Was It Something I Said?

Does ‘www’ stand for World Wild West? Recent events suggest it might. My own experience is that the internet is not as free as we think.

Twitter gained a fabulous amount of publicity because someone used it to post alleged details of some superinjunctions and then the coverage went into the stratosphere when a no longer unnamed footballer took legal action to get them to reveal who the tweeter was. So far Twitter appear to have ignored this request, perhaps because they are a US company and over there the law gives social networks a considerable level of immunity regarding what people post. Given the boost in numbers of Twitter visits, they must have made almost as much money out of this saga as Ryan Giggs’ solicitors.

So far so wild, but in fact Twitter do have a number of rules for Tweeters. Accordingly, while you may find British court injunctions broken, you won’t find out how to make a bomb. Facebook users are subject to many more conditions of use- a list longer than the US constitution. The chaps at the world’s number one social network seem to be more worried about causing offence than the late Mary Whitehouse. I suspect that this is because their business model requires as many people as possible to use the site and they don’t want anyone to be put off by something they find rude. And because they want to make sure that no female nipples appear in all those photo albums of wild student parties, they even remove photos of women breast feeding (any time not just at wild parties).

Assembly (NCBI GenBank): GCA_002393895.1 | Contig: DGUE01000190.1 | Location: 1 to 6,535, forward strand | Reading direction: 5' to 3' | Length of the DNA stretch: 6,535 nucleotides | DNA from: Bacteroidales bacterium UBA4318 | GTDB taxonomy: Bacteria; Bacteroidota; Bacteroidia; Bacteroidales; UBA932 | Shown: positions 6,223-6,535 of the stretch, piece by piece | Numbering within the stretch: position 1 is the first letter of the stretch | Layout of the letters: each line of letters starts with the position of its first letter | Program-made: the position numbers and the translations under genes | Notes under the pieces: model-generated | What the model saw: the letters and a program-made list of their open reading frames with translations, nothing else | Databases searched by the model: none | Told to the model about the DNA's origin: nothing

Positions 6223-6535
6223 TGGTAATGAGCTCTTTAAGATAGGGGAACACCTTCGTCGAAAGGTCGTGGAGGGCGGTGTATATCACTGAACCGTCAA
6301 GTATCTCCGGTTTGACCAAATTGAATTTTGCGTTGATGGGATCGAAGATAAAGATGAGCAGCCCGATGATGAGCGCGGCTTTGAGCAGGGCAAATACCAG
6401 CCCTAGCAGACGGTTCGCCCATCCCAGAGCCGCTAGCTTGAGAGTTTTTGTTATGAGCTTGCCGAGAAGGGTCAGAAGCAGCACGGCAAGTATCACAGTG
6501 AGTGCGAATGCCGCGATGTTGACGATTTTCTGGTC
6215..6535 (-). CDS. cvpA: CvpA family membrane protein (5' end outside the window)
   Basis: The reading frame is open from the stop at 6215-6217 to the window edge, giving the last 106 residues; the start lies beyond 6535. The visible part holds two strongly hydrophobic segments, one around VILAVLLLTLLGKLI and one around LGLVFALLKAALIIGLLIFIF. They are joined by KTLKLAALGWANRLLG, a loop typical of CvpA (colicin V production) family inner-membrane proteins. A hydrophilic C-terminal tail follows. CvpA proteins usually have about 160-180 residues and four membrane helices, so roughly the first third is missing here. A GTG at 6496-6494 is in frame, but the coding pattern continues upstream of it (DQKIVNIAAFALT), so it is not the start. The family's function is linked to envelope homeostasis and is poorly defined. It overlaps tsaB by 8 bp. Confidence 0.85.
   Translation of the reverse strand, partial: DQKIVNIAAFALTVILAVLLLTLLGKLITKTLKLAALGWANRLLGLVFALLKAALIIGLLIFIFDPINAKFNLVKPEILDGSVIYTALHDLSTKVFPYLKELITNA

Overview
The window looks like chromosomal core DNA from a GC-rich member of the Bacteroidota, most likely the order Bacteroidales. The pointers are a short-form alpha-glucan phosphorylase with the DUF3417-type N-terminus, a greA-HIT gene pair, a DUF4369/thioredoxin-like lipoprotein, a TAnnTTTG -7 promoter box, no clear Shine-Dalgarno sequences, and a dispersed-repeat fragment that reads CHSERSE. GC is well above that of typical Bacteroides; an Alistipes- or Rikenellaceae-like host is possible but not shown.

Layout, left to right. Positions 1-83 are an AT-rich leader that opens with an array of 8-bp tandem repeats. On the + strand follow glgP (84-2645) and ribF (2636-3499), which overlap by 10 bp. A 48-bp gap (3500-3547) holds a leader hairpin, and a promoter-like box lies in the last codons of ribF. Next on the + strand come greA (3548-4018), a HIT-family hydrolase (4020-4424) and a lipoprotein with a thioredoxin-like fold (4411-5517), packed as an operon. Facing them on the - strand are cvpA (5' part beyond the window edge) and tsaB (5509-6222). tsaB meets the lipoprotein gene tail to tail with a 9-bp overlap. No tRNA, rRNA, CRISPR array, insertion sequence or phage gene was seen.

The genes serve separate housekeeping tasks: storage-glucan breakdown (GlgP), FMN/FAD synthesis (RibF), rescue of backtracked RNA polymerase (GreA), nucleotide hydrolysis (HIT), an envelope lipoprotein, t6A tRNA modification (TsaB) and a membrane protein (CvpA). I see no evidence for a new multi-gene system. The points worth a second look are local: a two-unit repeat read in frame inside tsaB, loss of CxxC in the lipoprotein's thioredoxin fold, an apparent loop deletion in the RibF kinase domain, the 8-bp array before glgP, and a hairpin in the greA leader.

Since it’s impossible to have an automated program that will distinguish between male and female nipples, it seems Facebook have a team of real human beings assessing reported offences (not only nudity). This makes their decision to ban breastfeeding even more contemptible but also shows that while we internet users may think it’s a free-for-all, we are actually serfs, subject to the whims and prejudices of the website rulers.

Of course it’s our choice about whether or not to use a social network. I happily use both Facebook and Twitter to promote Your Life Your Style but then I don’t expect my postings about new products and summer sales to upset the website Stasi. For me, a worse problem is the automated censorship of emails. This is where a piece of software blocks you because it thinks it has spotted too much flesh in your photos or the use of certain rude words. I recently emailed a customer about some Dartington Crystal products. I couldn’t understand why my email was rejected on the grounds of offensive language. It’s not as if I make a habit of swearing at my customers.

Only when I looked at the detailed explanation did I find that the filter had taken offence at my reference to the cocktail glasses known as ‘High Balls’. Now I could have understood if it had put a stop on the ‘F’ word but an everyday word for spheres? What are we supposed to juggle with? How are they going to play snooker at The Crucible?  We’d also never hear from the Shadow Chancellor again (OK, it may not be all bad).

After that load of spherical objects, I’d better get back to my stock ordering. Thankfully Your Life Your Style doesn’t need any High Balls at the moment, just some crystal jugs and faux fur muffs. No problem there then.

A version of this article appeared on the Southern Daily Echo website

Author: Paul Lewis

After a short stint as a journalist, I have spent most of my working life in marketing and retailing. I love theatre and have been lucky enough to work in theatre marketing for many years. I provide small businesses and arts organisations with holistic marketing at an economic price through my company Seven Experience Ltd

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